Construction work in Q4 fell more sharply than anticipated: Westpac's Andrew Hanlan

Construction work in Q4 fell more sharply than anticipated: Westpac's Andrew Hanlan
Construction work in Q4 fell more sharply than anticipated: Westpac's Andrew Hanlan

GUEST OBSERVER

The construction sector is a source of weakness as work on major mining projects nears completion.

This was apparent in 2015, with a soft end, -3.6%qtr, to a soft year.

This is the third consecutive year of decline: -2.2%yr December 2013; -5.9%yr December 2014; and -4.3%yr December 2015.

In Q4, the upswing in home building activity provided only a partial offset to mining sector weakness, as did the emerging upswing in public infrastructure, centred on transport projects.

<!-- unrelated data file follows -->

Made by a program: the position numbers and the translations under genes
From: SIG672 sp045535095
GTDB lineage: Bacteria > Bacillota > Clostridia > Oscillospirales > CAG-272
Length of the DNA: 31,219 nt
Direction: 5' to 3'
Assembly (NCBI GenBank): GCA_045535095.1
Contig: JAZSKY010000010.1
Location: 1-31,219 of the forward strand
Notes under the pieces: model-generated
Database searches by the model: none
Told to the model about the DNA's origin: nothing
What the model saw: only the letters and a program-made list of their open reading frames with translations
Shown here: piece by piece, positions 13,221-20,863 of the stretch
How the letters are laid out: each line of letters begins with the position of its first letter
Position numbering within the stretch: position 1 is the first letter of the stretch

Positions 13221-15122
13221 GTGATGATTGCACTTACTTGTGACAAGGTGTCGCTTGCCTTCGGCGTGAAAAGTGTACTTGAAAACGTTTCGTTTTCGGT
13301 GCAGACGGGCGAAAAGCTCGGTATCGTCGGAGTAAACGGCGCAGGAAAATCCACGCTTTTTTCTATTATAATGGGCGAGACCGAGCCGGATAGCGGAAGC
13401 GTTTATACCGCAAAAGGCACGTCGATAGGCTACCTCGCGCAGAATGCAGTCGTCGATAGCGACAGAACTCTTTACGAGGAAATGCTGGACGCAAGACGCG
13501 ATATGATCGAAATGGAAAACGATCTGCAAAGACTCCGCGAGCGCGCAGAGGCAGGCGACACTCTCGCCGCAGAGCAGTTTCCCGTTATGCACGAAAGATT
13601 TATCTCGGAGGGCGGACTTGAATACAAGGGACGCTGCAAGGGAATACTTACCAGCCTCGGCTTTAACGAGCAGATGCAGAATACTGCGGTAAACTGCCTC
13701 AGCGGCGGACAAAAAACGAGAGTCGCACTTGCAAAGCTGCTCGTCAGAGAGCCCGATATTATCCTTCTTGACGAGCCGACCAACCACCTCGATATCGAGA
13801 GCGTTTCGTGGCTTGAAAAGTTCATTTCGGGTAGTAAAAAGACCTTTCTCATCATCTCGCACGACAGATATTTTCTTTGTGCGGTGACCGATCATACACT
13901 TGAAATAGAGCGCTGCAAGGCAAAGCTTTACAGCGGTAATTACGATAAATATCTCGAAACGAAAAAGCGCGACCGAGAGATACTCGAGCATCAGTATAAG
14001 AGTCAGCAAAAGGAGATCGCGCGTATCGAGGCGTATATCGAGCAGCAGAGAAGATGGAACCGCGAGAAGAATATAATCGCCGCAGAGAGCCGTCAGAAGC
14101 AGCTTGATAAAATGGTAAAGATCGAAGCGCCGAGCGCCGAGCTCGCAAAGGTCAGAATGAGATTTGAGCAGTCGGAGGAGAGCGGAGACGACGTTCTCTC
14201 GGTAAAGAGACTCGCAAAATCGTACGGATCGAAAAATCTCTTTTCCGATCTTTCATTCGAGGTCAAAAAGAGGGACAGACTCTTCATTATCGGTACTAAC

Construction activity will subtract around 0.4ppts off Q4 GDP, a bigger hit than we anticipated, around -0.25%.

By state, weakness in Q4 was understandably centred in the mining jurisdictions: –17.7% NT; –9.5% WA; and to a less extent Qld, –1.4%.

Work was resilient in NSW, +0.2% and advanced in Victoria, +1.1%.

Details

Total construction                –3.6%
Private construction            –4.6%
Public construction             +1.2%

Private - by segment

Infrastructure                        –13.9%
Dwelling, new                      +3.6%
Dwelling renovations          –1.0%
Non-res. building                 +4.6%

Public - by segment

Infrastructure                        +3.9%
Building                                 –6.9%

Andrew Hanlan is senior economist for Westpac and can be contacted here

Andrew Hanlan

Andrew Hanlan

Andrew has been with Westpac since 2002. After starting his career in the public sector, Andrew worked at the Commonwealth Treasury in Canberra, before enjoying a stint at Parliament House, where he worked as an adviser to the Finance Minister. His main focus is analysing the Australian macro economy.

Tags: 
Construction Sector Mining Projects

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